The Power of Good Credit (Growing jobs in emerging markets)


Trey Loughran
President, Personal Information Solutions
United States of America

Jan Rielaender
Organisation for Economic Co-operation
  and Development (OECD)



Session Leaders

Michael Blake
Senior Advisor
Green For All
United States of America

Carlton Brown
Clark Atlanta University
United States of America

Dara Duguay
Executive Director
Credit Builders Alliance
United States of America

Michael Hill
Atlanta Metropolitan Black Chamber of Commerce
United States of America 

James Hansen
Regional President
United States of America

Brian McGowan
President and Chief Executive Officer
United States of America

Megha Mukim
The World Bank
United States of America

David Smith
Senior Vice President, Commercial Banking
The PNC Financial Services Group
United States of America

Barry Wides
Deputy Comptroller, Community Affairs
Office of the Comptroller of the Currency
United States of America

Antwan Wilson
Assistant Superintendent of Post-Secondary Readiness
Denver Public Schools
United States of America

The 2013 Global Summit working group sessions will provide private sector best practices and public sector policy building blocks necessary for expanding Silver Rights, free enterprise and capitalism for all. Working group sessions are led by co-chairs and session leaders in breakout salons where summit delegates, representing over twenty-five (25) countries from the; community, faith, private and government sectors will share thoughts and best practices under the theme Global Economic Recovery: How the Poor Can Help Save Capitalism.

The Global summit working group sessions will focus on “solutions-only” dialog that will result in promising ideas, strategies and policy recommendations to G20 leaders. The 2013 Global Summit working group session topics will consist of:

1. Banking the Unbanked: One Size Does Not Fit All
2. Making Finance Mobile:  Banking with Any Device, Anywhere for Everyone
3. Youth Economic Energy and Understanding the Entrepreneurship Paradigm
4. The True Cost of Disaster Preparedness – Unprepared and Prepared
5. Building a Framework for Change Through Philanthropy
6. Sustainable Finance (Access to Capital)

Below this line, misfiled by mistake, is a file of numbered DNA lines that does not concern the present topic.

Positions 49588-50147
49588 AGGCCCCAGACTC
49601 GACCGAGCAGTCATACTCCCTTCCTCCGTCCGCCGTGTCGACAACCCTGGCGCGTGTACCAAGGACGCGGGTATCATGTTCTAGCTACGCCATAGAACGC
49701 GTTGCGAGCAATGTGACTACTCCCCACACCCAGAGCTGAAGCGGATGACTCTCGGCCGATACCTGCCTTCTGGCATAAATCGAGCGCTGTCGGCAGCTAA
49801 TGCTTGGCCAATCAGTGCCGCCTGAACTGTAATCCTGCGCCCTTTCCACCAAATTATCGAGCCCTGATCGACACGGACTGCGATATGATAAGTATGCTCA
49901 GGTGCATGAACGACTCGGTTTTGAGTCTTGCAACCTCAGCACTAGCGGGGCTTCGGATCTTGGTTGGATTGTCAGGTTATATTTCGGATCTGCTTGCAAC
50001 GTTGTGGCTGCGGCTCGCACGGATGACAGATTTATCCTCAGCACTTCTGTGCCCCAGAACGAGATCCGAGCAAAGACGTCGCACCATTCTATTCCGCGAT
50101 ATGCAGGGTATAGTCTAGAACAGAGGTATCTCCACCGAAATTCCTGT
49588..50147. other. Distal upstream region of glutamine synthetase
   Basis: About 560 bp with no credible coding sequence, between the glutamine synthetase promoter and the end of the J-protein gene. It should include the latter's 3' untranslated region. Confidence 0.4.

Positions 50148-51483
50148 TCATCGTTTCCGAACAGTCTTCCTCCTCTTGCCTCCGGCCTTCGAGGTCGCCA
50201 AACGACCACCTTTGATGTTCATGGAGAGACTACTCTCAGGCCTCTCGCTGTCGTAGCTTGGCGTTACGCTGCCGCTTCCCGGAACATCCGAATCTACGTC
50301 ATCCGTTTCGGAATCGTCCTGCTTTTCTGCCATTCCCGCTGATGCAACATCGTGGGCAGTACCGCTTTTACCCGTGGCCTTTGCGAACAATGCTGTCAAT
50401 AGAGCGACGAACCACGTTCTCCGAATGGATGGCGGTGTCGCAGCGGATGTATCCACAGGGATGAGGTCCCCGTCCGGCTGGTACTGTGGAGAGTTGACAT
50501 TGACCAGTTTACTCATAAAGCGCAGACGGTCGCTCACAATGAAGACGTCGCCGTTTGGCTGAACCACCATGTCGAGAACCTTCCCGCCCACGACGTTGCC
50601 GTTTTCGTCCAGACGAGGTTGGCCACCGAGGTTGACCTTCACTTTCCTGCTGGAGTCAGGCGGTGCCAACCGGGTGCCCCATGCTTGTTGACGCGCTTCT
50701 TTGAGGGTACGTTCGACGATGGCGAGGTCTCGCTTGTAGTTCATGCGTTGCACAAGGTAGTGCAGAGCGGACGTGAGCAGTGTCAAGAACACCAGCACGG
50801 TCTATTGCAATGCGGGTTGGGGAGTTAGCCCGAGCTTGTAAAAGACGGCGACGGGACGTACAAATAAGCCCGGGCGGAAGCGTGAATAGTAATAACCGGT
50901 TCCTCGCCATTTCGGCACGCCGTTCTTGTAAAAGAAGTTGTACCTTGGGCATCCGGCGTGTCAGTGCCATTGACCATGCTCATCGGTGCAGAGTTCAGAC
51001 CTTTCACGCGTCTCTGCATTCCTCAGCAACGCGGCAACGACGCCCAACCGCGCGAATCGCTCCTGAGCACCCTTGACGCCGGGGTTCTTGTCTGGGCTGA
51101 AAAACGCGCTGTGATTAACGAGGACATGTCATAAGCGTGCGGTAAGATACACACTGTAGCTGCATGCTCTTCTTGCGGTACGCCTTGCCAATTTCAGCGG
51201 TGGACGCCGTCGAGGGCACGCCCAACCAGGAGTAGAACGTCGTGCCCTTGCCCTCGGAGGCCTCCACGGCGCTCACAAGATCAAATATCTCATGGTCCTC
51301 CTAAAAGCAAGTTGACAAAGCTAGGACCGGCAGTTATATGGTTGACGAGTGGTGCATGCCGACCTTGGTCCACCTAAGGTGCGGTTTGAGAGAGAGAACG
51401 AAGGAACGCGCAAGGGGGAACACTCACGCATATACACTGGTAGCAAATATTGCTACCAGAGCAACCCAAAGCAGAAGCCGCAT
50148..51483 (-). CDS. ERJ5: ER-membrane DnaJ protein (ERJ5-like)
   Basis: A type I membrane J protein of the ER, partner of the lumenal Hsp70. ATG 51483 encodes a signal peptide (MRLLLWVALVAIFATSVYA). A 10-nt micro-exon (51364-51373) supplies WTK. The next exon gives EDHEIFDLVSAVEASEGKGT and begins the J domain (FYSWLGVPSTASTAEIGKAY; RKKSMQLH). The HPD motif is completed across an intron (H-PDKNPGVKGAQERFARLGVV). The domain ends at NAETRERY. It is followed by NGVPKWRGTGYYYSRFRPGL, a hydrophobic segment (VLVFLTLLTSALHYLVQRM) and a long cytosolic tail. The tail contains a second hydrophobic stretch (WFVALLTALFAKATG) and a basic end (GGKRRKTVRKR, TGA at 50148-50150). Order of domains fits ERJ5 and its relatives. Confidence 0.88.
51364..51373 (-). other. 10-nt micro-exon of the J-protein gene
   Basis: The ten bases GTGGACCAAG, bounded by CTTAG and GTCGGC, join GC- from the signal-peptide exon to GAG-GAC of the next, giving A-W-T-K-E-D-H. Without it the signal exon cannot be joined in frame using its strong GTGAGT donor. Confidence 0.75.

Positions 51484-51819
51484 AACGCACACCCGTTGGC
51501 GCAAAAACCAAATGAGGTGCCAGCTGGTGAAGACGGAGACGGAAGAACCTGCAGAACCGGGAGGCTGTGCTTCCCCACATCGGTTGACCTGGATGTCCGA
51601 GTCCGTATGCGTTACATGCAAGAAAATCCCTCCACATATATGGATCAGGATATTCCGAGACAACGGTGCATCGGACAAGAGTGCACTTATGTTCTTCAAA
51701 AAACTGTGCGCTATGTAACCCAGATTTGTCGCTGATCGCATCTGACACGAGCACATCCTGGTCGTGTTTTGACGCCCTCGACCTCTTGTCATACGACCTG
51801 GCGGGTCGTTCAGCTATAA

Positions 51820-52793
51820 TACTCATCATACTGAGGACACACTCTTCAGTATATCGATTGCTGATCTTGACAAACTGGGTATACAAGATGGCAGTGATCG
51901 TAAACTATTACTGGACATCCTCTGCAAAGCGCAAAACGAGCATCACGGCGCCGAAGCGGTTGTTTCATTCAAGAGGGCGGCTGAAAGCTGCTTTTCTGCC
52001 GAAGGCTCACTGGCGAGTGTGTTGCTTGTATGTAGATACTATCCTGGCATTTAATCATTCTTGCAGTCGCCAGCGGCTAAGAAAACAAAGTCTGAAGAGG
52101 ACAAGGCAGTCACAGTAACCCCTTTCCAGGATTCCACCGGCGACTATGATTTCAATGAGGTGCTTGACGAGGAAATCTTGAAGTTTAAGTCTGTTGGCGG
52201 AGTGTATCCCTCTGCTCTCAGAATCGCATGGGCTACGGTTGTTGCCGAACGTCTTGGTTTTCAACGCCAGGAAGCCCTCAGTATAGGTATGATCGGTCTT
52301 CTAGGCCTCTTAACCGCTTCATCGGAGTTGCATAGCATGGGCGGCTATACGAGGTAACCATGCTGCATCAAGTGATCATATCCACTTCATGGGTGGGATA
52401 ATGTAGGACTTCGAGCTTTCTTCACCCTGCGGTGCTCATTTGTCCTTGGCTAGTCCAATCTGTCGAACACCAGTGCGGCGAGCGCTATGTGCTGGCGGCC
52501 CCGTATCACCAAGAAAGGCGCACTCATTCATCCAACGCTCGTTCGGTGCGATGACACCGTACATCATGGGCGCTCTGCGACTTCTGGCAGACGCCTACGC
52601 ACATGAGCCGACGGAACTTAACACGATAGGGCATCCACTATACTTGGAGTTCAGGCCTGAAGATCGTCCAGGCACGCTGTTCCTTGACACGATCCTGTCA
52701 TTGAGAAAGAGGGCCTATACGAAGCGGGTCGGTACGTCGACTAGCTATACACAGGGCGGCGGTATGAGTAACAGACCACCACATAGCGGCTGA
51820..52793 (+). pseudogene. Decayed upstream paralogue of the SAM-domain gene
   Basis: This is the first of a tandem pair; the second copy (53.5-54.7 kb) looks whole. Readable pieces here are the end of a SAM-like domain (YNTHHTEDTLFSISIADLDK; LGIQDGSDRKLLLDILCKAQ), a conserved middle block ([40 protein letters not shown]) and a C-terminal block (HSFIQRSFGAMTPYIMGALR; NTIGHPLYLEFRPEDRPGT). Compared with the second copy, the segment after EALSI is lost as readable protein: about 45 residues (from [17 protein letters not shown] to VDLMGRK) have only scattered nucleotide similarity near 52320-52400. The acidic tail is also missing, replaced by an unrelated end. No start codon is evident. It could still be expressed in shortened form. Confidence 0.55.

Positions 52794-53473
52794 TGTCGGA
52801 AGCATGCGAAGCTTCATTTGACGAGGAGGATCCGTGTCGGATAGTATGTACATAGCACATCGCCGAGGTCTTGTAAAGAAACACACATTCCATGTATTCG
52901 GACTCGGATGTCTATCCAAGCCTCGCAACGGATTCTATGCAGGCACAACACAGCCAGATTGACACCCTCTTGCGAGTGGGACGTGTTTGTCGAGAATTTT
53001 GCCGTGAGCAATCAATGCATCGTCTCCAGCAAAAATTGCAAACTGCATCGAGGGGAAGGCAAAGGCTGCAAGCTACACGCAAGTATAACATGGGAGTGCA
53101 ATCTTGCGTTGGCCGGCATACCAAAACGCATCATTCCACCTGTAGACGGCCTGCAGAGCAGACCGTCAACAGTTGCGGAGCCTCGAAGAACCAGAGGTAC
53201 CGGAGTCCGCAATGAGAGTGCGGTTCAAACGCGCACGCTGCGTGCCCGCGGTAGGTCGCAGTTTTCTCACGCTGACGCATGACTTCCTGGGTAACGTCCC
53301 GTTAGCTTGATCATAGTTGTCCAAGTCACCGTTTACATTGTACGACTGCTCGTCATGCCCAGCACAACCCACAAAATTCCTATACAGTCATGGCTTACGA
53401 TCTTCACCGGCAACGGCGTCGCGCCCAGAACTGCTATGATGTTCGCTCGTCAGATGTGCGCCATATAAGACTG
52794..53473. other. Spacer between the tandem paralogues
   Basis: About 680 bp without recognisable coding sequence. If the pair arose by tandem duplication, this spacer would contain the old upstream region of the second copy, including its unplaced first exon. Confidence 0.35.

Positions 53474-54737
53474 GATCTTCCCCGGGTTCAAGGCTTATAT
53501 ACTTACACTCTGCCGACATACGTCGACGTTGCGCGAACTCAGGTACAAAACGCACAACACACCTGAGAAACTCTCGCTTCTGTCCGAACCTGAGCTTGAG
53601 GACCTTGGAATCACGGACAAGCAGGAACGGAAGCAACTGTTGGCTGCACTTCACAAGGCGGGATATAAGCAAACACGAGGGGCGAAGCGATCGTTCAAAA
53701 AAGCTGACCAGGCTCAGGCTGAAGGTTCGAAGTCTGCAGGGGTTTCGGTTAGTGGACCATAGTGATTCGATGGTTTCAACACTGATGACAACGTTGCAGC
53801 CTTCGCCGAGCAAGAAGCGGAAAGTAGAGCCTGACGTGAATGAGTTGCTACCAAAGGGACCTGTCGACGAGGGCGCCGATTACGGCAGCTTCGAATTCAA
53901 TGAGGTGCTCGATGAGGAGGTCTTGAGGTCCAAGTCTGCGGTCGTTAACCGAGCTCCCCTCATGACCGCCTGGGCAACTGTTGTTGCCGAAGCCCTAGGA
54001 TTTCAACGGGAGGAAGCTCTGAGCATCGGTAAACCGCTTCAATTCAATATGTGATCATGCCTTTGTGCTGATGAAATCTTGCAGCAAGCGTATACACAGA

7. The Power of Good Credit, (Growing jobs in emerging markets)
8. Building Wealth through Homeownership, Post Crisis


The Power of Good Credit (Growing jobs in emerging markets)

The past decade has brought remarkable changes in the ‘power of credit’ and the emerging jobs market.

A monumental shift in the economic balance of power is already radically changing how and where we conduct business. Many would argue that the term ‘emerging’ may no longer always be appropriate. A large part of emerging markets have already “emerged” and are soon due an adjustment in term and status. With the debate over choice of words aside, emerging markets have become integral players in the world economy. As economic growth has slowed in the US and Europe, over the past decade, it is critical for exporting businesses to understand the opportunities and challenges that these “new” markets provide. As a result of that understanding, implementation of effective and global business development strategies becomes the mandate.

Small businesses are a crucial source of jobs that employ about half of all workers, according to the Bureau of Labor Statistics. Studies also show, that only a small portion of these businesses experience rapid growth nor do they generate a substantial amount of new jobs. The vast majority are mom-and-pop operations — hair salons, restaurants, bookkeepers, car repair shops — that grow slowly and shed about as many jobs as they create. Small businesses are faced with a number of challenges today that are preventing them from being the vehicle for growth that is urgently needed. There are tens of thousands of small business owners around the world.  In every part of the world, there are many challenges threatening their ability to thrive.

Examples of these challenges range from; a business’ inability to access credit to finding appropriately skilled workers.  The combination of new technologies and the innovation that small businesses can introduce to the global economy has created a time of tremendous opportunity